What is most frustrating is that I gave Austin Energy my dataset that identified these homes, so it would have been a simple matter to check the current participation roles against them.  This part of the repair is obviously not working and needs to be attended to immediately.

It should not be up to one skinny activist to continue to do this kind of quality control inspection as a volunteer, and AE staff needs to develop the in-house trouble-shooting ability to prevent this from reoccurring.

Other CAP Concerns

While I congratulate your staff for running a better system, on a higher level, I have fundamental concerns about CAP that go way beyond the accuracy of auto-enrollment.

  1. The $250,000 threshold is artificial and allows some wealthy homes to continue to participate in CAP. 

Take, for example, this 2,800 square-foot house in Northwest Austin that receives CAP (3604 Alta Court).  In 2017, it was valued by the Travis County Appraisal District at $861,000.  The improvement value was only $118,500.  Were some tragedy to befall this home, there is no way it could be rebuilt for this paltry amount of money.  The improvement value used by the Appraisal District is not an accurate benchmark for determining the wealth of a household, and there is no way we can justify giving money meant to the poor to this home and others like it.

  1. Income Qualification is a better system and will probably save money that can be used to help the poor.

Auto-enrollment is an expensive system to run.  Income qualifying participants is generally more accurate at screening for need, and there would probably be monetary savings from this system that would allow more money to be spent for low-income customers.

For example, the Sacramento Municipal Utility District (SMUD) has only about 20% more customers than Austin Energy.  However, in 2015, SMUD had 2.6 times the number of participants in its low-income discount program as Austin Energy had in the same year.  Its screening method is income verification of each participant that applies.

SMUD has 3 to 4 staff people responsible for verifying participants on a rotation of once every 2 years.  By inference, this staff cost in Austin would only be about $200-300,000 a year.  Contrast this to the cost of administering Austin Energy’s automatic enrollment process of about $1.3 million annually.

There are a number of ways that SMUD participants can apply, but one effective method is for utility staff to simply ask new customers if they want to receive the discount when they apply for service over the phone.

  1. Limiting CAP discounts on electric consumption is a fairer way to distribute money while encouraging energy conservation.

CAP gives a 10% discount no matter how much electricity is consumed. This works against the conservation-based rate structure that the utility has intentionally implemented.

It also works against fairness to CAP participants who are careful with their bills. Consider: A consumer using 1,000 kwh a month would receive an estimated $174 in electricity discounts in 2017, while a high consumer using 3,500 kwh a month would receive an estimated $720 in the same year.  It is not equitable to give energy-wasting customers more than 4 times the discount as energy-conserving customers.

In 2015, the average Austin Energy customer used 894 kwh a month in the entire year, and 1,171 kwh a month during the 4 summer months.  The average customer never exceeded 1,500 kwh, and so never exceeded the 3rd tier of Austin Energy’s 5-tier system of electric rates.

In 2015, $2.2 million, or 21% of total Austin Energy CAP discounts, went to the 4th and 5th tiers of use.  If the money were redistributed to give higher discounts to customers in the first 3 tiers of use, it would be more equitable, while at the same time encouraging conservation.  Distributing this money equitably among all CAP participants would raise the average discount of about $250 in 2015 by about $60 per year.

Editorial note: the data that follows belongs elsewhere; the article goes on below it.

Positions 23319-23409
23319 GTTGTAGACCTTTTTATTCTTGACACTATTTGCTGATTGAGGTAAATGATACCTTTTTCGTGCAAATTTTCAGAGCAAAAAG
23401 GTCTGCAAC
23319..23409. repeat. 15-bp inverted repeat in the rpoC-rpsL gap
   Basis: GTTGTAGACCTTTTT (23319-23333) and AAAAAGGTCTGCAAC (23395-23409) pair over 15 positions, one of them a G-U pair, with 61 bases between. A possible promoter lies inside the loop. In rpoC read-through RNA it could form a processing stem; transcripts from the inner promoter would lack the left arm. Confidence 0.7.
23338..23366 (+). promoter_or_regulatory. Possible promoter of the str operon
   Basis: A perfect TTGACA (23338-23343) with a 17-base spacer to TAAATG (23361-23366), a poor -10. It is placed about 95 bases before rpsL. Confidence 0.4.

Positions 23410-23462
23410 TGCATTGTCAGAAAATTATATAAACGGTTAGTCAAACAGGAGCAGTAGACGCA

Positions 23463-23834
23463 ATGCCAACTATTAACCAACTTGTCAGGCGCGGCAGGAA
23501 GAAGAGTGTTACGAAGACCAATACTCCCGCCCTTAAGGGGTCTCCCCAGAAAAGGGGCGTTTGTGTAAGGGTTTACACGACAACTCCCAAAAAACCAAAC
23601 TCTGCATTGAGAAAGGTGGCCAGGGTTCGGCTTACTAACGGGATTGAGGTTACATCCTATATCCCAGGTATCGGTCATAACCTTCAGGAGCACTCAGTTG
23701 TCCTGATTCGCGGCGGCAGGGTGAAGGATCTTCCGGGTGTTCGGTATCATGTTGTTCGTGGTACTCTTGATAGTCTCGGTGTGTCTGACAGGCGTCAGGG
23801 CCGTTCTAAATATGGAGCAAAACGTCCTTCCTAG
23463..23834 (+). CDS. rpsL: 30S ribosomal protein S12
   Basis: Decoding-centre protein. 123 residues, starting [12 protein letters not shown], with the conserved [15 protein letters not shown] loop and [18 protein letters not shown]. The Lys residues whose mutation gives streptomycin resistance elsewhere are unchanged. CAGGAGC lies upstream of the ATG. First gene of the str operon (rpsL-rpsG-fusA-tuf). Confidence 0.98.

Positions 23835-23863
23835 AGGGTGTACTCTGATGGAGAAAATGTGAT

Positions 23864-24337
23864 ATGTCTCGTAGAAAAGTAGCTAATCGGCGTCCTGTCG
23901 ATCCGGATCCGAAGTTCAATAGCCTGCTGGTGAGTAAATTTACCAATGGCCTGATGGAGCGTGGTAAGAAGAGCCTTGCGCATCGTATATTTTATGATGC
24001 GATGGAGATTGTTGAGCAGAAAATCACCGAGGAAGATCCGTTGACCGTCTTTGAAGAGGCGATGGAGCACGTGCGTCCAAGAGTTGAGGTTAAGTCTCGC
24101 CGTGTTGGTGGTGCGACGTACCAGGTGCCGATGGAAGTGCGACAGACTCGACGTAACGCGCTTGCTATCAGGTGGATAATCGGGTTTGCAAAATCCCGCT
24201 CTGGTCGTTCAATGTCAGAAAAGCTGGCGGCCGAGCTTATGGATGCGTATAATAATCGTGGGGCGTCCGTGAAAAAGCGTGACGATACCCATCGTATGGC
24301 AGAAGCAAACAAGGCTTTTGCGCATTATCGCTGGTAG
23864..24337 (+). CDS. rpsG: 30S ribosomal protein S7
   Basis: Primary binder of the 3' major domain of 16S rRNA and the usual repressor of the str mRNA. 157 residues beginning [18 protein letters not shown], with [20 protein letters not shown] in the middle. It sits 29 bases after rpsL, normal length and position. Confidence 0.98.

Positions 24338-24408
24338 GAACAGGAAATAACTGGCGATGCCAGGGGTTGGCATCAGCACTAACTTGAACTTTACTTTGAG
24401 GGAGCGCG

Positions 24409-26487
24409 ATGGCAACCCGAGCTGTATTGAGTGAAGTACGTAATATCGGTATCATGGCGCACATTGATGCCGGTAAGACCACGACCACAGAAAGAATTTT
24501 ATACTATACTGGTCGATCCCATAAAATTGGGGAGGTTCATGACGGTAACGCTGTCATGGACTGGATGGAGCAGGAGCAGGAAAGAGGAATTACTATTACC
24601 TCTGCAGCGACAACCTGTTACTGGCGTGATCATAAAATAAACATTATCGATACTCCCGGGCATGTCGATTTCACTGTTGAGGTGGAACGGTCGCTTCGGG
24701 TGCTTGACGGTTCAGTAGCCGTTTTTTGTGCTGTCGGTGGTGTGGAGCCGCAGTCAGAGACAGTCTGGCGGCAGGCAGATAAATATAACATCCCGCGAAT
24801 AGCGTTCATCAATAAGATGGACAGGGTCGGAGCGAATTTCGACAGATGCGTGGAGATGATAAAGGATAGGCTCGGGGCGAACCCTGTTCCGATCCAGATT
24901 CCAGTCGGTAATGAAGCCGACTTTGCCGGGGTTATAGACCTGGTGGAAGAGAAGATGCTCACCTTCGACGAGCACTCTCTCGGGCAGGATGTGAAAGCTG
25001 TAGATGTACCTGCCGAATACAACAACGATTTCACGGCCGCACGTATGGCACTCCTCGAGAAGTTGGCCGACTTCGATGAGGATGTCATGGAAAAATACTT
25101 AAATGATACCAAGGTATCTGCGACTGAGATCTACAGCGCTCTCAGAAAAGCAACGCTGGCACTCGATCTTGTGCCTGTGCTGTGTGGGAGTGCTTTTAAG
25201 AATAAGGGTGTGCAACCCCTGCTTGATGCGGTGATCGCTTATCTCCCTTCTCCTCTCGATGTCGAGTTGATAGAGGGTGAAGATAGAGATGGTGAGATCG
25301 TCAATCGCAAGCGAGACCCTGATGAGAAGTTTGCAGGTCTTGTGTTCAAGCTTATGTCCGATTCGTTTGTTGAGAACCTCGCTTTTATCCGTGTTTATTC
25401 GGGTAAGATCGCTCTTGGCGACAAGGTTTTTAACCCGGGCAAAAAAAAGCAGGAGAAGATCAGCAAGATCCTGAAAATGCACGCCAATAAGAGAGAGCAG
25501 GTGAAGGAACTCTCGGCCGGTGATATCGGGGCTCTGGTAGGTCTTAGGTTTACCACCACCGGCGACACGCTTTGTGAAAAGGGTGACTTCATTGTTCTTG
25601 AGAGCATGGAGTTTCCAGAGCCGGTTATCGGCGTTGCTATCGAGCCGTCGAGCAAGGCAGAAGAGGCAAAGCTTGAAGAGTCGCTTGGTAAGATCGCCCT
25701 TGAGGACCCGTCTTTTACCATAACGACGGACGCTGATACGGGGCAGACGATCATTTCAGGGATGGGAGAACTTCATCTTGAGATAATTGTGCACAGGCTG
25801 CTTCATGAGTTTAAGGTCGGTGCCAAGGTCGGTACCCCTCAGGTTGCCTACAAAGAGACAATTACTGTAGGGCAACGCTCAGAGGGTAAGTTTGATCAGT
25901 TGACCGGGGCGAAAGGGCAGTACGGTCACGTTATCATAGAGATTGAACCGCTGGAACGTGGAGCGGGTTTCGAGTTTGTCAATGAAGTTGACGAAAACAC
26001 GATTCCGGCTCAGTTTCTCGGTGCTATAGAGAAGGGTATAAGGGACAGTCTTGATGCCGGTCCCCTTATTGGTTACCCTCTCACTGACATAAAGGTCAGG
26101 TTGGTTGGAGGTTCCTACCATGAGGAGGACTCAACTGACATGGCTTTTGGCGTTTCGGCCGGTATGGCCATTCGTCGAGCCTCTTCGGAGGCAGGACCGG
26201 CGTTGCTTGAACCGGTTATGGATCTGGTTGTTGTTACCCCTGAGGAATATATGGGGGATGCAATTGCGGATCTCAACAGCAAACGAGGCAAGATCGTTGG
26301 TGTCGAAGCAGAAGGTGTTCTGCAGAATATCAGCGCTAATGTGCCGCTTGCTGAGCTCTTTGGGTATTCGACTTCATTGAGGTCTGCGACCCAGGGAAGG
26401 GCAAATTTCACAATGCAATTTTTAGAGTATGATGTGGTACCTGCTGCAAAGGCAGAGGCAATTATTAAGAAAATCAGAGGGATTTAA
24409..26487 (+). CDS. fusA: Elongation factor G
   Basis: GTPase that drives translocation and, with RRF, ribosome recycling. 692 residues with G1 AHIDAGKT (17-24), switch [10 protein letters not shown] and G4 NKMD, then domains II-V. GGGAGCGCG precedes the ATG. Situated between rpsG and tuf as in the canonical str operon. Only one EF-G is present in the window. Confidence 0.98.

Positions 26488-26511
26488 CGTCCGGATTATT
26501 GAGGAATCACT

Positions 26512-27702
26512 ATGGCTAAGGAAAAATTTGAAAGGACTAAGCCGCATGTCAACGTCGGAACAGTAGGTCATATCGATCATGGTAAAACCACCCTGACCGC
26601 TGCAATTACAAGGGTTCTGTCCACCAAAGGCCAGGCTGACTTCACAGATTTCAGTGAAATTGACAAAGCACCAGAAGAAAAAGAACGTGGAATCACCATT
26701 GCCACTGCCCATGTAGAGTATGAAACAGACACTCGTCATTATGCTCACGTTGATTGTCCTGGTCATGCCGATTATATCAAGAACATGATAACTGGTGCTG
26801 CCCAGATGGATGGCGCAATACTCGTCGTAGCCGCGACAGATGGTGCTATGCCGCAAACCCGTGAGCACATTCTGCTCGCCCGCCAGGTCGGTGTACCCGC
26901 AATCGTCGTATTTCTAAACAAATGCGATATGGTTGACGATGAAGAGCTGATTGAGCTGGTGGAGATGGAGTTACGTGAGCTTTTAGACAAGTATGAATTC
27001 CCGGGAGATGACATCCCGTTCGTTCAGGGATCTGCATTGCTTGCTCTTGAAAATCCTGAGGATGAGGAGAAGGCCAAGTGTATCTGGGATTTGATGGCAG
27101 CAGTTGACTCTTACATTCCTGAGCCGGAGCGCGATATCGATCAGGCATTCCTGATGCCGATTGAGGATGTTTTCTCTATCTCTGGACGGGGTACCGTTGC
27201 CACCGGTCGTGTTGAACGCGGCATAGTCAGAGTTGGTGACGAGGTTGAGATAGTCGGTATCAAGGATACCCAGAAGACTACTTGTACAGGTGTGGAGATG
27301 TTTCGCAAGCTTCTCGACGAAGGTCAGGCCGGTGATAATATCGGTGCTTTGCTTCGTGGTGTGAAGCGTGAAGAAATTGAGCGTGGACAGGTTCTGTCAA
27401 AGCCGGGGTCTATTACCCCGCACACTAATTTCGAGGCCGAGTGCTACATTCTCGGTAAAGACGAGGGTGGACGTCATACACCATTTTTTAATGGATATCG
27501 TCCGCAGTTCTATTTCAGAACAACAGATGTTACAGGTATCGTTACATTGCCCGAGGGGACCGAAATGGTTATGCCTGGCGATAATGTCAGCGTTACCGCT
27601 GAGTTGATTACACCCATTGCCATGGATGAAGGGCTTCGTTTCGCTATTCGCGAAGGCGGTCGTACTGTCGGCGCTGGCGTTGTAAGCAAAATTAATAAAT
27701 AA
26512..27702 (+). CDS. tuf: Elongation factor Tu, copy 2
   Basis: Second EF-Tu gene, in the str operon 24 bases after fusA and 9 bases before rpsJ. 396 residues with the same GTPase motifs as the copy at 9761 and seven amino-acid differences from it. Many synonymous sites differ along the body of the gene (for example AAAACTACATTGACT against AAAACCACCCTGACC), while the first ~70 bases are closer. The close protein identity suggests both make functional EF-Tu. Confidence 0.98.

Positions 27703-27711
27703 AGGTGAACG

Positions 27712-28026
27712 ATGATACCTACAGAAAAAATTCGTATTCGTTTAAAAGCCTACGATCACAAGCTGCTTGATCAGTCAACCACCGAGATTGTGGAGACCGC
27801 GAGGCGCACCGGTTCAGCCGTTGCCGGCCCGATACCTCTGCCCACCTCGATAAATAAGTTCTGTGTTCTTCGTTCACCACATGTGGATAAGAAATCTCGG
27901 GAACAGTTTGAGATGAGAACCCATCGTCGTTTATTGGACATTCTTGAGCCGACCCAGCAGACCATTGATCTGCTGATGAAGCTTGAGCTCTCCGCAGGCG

Critics of this proposed change will say it discriminates against households with more people in them.  While seeming logical on its surface, more careful investigation shows that energy consumption and cost do not increase proportionately with more people.  The 2015 Residential Energy Consumption Survey conducted by the U.S. Energy Information Administration in the Southern U.S. shows the increase in energy use between a 3-person household and a 6-person household is only 18%.  The energy use per square foot between a 3-person household and a 6-person household is almost identical.

  1. CAP has an enormous surplus and no plans are being made to spend it.

In the last 5 years, CAP has received about $8.5 million in revenues above what it has spent on assistance to the poor.  This money is not even garnering interest that could increase its value to low-income residents.

While some of this money may be needed for an official reserve fund, several million dollars could easily be spent to improve or expand assistance.  A direct installation program for low-cost, high payback items such as LEDs and pipe wraps could be started in low-income neighborhoods, yielding a rate of return greater than the investment.  Another alternative for this surplus would be to increase the CAP discount.

Either idea will help more people than the current policy of accruing money in a non-interest bearing account.

In summation, I urge you not only to make proposed changes that will eliminate owners of multiple properties from receiving CAP funds, but go further and thoroughly repair the program so that millions of more dollars are either available or are more fairly distributed.

Sincerely,

Paul Robbins

Energy in the News: Austin Energy to reform its discounts to low-income customers

How one man got Austin Energy to reform its discounts to low-income customers

Jack Craver, Reporter, Energy Industry, Energy Central            March 21, 2018

Paul Robbins has been a thorn in the side of Austin Energy for decades. The longtime environmentalist and consumer advocate comes to City Council meetings regularly to bemoan bad decisions by the municipally-owned utility.

One of his most prominent crusades has been against wasted money in the utility’s Consumer Assistance Program, which is supposed to offer discounts to low-income ratepayers. Robbins, however, has long contended that many of the program’s beneficiaries aren’t low-income at all. He has done this by highlighting expensive homes –– some exceeding $1 million –– that are enlisted in the program.